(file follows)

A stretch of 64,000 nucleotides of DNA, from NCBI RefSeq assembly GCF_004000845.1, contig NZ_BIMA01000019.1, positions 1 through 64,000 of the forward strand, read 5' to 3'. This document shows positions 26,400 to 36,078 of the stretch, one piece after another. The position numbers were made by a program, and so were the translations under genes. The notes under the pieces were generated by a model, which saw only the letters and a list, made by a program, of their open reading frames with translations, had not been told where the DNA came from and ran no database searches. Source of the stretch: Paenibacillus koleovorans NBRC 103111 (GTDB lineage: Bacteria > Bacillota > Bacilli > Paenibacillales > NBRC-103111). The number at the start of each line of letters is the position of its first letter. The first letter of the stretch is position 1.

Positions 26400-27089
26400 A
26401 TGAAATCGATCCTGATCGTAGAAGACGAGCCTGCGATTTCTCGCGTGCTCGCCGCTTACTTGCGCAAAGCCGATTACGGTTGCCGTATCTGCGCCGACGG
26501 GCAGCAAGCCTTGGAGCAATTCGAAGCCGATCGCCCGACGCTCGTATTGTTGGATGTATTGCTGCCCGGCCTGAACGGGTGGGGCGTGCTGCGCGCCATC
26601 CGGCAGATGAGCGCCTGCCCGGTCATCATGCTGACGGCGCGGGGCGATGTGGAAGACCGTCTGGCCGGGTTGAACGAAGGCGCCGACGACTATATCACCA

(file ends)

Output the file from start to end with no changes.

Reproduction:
A stretch of 64,000 nucleotides of DNA, from NCBI RefSeq assembly GCF_004000845.1, contig NZ_BIMA01000019.1, positions 1 through 64,000 of the forward strand, read 5' to 3'. This document shows positions 26,400 to 36,078 of the stretch, one piece after another. The position numbers were made by a program, and so were the translations under genes. The notes under the pieces were generated by a model, which saw only the letters and a list, made by a program, of their open reading frames with translations, had not been told where the DNA came from and ran no database searches. Source of the stretch: Paenibacillus koleovorans NBRC 103111 (GTDB lineage: Bacteria > Bacillota > Bacilli > Paenibacillales > NBRC-103111). The number at the start of each line of letters is the position of its first letter. The first letter of the stretch is position 1.

Positions 26400-27089
26400 A
26401 TGAAATCGATCCTGATCGTAGAAGACGAGCCTGCGATTTCTCGCGTGCTCGCCGCTTACTTGCGCAAAGCCGATTACGGTTGCCGTATCTGCGCCGACGG
26501 GCAGCAAGCCTTGGAGCAATTCGAAGCCGATCGCCCGACGCTCGTATTGTTGGATGTATTGCTGCCCGGCCTGAACGGGTGGGGCGTGCTGCGCGCCATC
26601 CGGCAGATGAGCGCCTGCCCGGTCATCATGCTGACGGCGCGGGGCGATGTGGAAGACCGTCTGGCCGGGTTGAACGAAGGCGCCGACGACTATATCACCA